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How Apple will rid your iPhone and iPad of distractions – if you want it to

Apple digs into its “set of tools” for helping you focus

Smartphones and tablets are regularly accused of eating into people’s time. But device use isn’t the problem – it’s how these devices are used. Apple’s new Focus feature in iOS 15 and iPadOS 15 aims to help you, well, focus.

Ideally, you should use an iPhone or iPad meaningfully, in the context of the situation you’re in – such as work, relaxation, gaming or exercise. However, people have a tendency to fritter time away, being distracted by notifications and social networks.

The Focus feature is perhaps best thought of as Do Not Disturb evolved – a granular, context-aware system that learns from your behaviour. Apple’s Stephen Tonna, Director, Platform Product Marketing, spoke to Stuff to provide more insight into the thinking behind Focus and the benefits it can bring.

Use the tools

Use the tools

Rather than a feature, Stephen describes Focus as “a set of tools”. He considers this important, on the basis that everyone’s a little different when it comes to focusing: “There’s no one-size-fits-all, so we give users the flexibility to choose what they want to be interrupted by when they’re doing a certain thing.”

This is why although Apple provides pre-canned Focus options, you can create your own, defining which apps and people you’re happy to have interrupt you – and which you are not. Change your Focus – due to changing your context – and all of those options can change.

If that all sounds like effort, Stephen notes Apple will “help users along the way, guiding them using on-device machine learning based on their past behaviours” – although he adds that “ultimately, it’s all up to the user, because the spirit of Focus is helping them find the time to focus on whatever it is they need.”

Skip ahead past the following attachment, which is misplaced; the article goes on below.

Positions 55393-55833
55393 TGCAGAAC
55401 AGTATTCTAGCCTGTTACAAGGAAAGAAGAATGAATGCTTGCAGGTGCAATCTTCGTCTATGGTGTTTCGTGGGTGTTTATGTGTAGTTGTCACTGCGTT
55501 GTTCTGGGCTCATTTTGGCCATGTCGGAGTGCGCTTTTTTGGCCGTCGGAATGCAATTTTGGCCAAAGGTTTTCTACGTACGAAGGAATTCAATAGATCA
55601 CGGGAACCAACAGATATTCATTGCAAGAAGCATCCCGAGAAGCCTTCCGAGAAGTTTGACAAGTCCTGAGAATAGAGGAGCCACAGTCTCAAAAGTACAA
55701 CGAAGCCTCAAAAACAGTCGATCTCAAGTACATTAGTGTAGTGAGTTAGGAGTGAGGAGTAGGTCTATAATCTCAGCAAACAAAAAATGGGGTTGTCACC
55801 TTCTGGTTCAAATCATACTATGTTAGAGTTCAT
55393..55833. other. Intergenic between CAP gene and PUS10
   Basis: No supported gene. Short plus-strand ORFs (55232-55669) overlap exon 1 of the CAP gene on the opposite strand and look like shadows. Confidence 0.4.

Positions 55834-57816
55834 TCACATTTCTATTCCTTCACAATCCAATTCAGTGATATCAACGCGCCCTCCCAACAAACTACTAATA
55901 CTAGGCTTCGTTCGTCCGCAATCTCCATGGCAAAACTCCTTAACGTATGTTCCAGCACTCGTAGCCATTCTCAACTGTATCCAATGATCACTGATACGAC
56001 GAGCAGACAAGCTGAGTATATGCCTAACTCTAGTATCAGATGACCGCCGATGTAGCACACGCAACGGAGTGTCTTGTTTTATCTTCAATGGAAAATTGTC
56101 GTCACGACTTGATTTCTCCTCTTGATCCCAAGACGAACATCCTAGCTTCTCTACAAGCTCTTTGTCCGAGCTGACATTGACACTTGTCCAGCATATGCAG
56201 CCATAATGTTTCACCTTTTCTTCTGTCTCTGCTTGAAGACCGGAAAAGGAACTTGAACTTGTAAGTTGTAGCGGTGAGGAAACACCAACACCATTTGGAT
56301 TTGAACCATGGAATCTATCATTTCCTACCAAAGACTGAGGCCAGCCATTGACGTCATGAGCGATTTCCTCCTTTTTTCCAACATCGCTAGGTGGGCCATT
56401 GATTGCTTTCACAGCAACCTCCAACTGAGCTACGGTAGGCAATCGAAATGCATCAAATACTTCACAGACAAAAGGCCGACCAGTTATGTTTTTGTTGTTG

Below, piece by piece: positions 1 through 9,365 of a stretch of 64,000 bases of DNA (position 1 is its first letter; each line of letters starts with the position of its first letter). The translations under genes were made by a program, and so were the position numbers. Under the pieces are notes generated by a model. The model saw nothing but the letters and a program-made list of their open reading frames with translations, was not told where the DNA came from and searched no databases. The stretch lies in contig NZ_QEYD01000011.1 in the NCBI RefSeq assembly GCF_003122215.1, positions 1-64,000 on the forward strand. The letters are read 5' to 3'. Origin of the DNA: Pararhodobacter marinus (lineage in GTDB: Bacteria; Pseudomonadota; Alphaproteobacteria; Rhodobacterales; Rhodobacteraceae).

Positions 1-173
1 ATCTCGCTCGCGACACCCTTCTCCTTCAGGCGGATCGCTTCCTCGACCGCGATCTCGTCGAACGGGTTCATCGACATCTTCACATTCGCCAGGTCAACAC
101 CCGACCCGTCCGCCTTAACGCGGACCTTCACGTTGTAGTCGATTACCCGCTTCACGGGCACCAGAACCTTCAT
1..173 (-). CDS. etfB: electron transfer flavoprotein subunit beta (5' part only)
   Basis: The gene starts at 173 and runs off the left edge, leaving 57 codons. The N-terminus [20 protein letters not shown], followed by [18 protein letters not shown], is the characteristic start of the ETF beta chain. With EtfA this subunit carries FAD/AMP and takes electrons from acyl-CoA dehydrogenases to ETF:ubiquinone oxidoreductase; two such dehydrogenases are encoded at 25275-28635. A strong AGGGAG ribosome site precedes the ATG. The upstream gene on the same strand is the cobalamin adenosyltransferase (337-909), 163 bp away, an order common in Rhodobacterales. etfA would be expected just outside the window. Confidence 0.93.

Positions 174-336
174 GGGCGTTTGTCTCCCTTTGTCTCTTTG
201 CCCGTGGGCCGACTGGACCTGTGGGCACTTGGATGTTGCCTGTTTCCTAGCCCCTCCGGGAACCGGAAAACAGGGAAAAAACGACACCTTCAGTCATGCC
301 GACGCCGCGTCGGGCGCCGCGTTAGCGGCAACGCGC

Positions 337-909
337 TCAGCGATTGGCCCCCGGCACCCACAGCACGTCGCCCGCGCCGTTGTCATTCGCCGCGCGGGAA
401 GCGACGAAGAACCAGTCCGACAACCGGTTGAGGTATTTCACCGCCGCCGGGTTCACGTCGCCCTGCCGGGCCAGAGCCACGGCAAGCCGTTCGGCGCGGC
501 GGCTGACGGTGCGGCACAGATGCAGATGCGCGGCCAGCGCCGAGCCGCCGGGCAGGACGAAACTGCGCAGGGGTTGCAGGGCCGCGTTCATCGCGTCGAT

Show your status

Show your status

Sensibly, Apple has built on an aspect of Do Not Disturb, in enabling Focus to broadcast your status. This can be displayed in Messages – and third-party apps that choose to adopt the API. “This is really important, because part of the social contract is feeling comfortable stepping away,” reckons Stephen.

He says in the past, many of us likely turned on Do Not Disturb, but in the back of our minds wondered if people would be irked if we did not respond promptly. “By putting that status in there, you’re signalling to others that you’re doing something and don’t want to be interrupted – but will get back to them later,” he says. “Although they do have the ability to ‘break through’ if they really need to!”

Be in the moment

Be in the moment

Stephen feels this is one of the most important aspects of Focus, because people “need to feel good about stepping away and being in the moment, and coming back to something when they need to”. This is is one of the reasons why Focus syncs across Apple’s operating systems.

Set a Focus on your iPhone and it’ll run on your iPad and, when macOS Monterey rocks up later this year, on your Macs. “That’s a really magical part of the experience, because you don’t have to think twice about whether you forgot to put ‘Do Not Disturb’ back on to work,” says Stephen. “Now, once you set it on one device, you’re set everywhere and can really focus.”

Stuff posits that given how Apple’s in the past been criticised for blunt force one-size-fits-all approaches, it’s interesting to see the extra context within Focus. In short, Focus appears to be a system to promote what an individual cares about, whatever that happens to be. “That’s right,” Stephen says. “And I think that’s really important – that idea of a set of tools, flexibility, and putting the user in control of who and what can interrupt then in a moment.”